When Isis captured Mosul in 2014, it sent a chilling warning to Christians in nearby towns and villages, announcing that they must convert, pay a special tax or “face the sword”. The group waged a campaign of violence and murder against other minorities – Yazidis and Shia Muslims suffered greatly too.

More than 100,000 Christians fled their homes in fear of the Isis advance and many of them are still living in displacement camps in Iraqi Kurdistan.

Around 37,000 Christians returned to their homes in the Nineveh plains between 2017 and 2018, according to the Nineveh Reconstruction Committee. But tens of thousands more are still displaced in camps, mostly in Iraqi Kurdistan.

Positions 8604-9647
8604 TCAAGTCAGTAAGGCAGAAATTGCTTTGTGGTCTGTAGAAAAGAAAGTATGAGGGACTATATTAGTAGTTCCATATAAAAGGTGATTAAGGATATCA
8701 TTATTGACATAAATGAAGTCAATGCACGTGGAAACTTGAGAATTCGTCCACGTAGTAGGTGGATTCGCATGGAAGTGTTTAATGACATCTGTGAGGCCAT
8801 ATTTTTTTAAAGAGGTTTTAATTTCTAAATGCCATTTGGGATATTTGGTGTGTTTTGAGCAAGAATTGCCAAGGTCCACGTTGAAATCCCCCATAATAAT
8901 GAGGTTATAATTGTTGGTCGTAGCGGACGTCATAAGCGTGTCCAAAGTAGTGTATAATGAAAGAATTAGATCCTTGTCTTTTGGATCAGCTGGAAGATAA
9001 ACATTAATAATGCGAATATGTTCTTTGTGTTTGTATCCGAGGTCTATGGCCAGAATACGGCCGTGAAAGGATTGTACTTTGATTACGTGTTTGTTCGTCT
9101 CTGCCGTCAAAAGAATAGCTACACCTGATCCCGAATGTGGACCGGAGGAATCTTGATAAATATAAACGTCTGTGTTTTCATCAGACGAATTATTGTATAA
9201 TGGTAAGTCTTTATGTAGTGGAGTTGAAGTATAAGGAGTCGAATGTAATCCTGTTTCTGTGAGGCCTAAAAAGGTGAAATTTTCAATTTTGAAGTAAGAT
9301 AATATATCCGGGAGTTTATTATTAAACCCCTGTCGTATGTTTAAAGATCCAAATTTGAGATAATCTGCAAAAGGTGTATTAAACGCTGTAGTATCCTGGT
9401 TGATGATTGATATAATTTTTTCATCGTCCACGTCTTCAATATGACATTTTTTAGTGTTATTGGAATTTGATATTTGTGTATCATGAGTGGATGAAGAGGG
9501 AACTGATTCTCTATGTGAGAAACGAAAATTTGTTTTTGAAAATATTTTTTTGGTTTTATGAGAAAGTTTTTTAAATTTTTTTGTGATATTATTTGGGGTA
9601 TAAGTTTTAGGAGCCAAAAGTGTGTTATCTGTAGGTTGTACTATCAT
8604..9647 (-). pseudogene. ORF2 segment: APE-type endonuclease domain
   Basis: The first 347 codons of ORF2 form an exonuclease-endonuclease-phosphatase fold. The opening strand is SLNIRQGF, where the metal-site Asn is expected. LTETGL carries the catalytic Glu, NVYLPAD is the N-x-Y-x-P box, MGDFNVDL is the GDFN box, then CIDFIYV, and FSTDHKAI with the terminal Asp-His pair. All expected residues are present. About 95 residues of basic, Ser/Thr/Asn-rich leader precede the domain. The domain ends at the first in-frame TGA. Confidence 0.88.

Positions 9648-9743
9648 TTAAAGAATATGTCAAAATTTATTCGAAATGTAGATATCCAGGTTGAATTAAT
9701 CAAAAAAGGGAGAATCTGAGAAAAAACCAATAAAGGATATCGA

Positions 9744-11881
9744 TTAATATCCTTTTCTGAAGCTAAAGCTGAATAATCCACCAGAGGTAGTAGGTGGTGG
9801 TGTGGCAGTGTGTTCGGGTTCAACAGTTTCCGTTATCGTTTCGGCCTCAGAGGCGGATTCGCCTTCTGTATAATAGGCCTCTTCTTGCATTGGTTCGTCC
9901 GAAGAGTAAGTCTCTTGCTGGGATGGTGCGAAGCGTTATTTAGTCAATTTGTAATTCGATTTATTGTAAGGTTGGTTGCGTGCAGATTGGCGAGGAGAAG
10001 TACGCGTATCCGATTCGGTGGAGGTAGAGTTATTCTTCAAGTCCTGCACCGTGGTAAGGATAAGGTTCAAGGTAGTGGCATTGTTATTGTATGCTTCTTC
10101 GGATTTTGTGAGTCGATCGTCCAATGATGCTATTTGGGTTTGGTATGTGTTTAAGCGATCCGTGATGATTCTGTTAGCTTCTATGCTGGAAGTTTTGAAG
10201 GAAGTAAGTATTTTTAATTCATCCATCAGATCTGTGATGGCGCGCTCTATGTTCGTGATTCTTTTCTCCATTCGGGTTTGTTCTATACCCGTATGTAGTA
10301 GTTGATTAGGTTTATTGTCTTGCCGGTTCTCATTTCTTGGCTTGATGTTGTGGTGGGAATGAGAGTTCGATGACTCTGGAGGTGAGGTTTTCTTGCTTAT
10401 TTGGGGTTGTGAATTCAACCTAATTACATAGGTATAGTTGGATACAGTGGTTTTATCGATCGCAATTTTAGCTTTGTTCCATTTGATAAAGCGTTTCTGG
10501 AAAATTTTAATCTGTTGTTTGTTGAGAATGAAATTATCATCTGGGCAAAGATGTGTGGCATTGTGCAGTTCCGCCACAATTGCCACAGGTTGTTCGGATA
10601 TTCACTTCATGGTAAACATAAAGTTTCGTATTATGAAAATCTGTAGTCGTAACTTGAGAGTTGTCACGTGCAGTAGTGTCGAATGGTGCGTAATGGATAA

In a recent survey of displaced minorities in Iraq by the United Nations International Organisation for Migration (IOM), Christians were most likely to say they do not plan to return home, with only 22 per cent saying they would go back.

They were also the most likely to say they planned to settle abroad, at 42 per cent. Compared to those numbers, the 25,000 who have returned to Qaraqosh makes it something of a success story.

“Because of its size, it reached a critical number of people coming back, which meant services and infrastructure was relaunched,” said Mr Camurat.

“It was also key that the educational system of Qaraqosh continued to work when they were displaced. Schools are back to normal work very quickly, because all the structures were still alive.”
The Palm Sunday celebrations last weekend were the largest since the town’s liberation, and they had an added poignancy for many who have returned.